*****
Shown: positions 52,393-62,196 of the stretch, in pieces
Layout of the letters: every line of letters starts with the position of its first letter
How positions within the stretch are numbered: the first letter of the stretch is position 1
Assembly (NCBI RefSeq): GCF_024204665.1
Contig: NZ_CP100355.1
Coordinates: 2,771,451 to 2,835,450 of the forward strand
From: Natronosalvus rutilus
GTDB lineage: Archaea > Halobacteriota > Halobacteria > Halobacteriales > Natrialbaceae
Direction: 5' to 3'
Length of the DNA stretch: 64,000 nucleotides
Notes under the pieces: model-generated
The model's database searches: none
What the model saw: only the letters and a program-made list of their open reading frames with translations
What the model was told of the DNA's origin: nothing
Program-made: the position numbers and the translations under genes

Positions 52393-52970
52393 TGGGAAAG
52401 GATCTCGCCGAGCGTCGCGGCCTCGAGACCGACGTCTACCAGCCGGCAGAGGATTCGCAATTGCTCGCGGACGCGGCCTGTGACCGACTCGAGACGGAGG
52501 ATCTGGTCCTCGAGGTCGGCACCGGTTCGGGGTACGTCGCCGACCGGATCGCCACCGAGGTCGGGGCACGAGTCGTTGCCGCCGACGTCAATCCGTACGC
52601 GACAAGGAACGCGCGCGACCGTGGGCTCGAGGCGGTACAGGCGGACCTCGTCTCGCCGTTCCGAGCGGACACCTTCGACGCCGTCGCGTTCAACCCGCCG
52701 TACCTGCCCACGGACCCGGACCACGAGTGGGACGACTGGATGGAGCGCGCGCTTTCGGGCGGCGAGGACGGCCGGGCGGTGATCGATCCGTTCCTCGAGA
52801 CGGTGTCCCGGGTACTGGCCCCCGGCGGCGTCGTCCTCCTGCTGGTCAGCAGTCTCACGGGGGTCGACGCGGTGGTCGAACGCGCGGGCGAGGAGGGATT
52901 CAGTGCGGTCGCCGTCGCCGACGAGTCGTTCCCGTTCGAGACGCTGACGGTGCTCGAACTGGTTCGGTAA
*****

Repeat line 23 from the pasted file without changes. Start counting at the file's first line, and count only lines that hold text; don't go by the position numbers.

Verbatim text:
52901 CAGTGCGGTCGCCGTCGCCGACGAGTCGTTCCCGTTCGAGACGCTGACGGTGCTCGAACTGGTTCGGTAA